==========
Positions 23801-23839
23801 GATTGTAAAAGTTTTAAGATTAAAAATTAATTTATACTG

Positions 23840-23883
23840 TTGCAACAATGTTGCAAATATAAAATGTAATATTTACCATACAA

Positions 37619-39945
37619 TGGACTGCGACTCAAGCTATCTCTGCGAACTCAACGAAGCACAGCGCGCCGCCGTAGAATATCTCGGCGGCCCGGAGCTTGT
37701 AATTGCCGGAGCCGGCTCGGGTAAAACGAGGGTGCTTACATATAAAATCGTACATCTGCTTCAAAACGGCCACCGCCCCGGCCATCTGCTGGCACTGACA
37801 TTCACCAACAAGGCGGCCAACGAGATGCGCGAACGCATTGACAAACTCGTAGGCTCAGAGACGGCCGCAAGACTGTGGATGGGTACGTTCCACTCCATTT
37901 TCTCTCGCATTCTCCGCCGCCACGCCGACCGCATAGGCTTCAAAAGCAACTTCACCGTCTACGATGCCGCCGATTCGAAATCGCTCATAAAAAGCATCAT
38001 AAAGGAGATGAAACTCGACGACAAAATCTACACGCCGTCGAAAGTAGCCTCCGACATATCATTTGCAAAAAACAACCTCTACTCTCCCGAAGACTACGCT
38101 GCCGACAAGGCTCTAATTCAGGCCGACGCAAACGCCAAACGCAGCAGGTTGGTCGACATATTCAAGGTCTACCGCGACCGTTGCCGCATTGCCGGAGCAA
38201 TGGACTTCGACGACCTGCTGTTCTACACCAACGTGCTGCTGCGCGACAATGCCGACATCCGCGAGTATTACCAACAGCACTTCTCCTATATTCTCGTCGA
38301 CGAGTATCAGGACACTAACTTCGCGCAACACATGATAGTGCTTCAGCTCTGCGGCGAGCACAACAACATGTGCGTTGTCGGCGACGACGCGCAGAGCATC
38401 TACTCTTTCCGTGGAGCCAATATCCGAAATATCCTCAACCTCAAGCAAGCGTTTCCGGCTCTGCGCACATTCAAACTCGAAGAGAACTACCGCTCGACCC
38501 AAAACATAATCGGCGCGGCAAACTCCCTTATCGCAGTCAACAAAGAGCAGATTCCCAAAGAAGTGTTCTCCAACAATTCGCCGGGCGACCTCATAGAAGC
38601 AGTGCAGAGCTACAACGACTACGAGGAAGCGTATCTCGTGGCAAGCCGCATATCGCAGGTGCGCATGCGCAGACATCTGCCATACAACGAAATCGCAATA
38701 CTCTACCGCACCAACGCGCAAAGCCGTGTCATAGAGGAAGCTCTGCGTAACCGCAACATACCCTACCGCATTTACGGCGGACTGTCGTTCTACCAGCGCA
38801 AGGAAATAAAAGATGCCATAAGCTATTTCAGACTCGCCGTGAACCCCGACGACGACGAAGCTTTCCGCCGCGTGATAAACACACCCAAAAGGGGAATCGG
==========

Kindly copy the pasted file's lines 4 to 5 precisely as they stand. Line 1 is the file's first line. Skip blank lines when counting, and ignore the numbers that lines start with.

23840 TTGCAACAATGTTGCAAATATAAAATGTAATATTTACCATACAA

Positions 37619-39945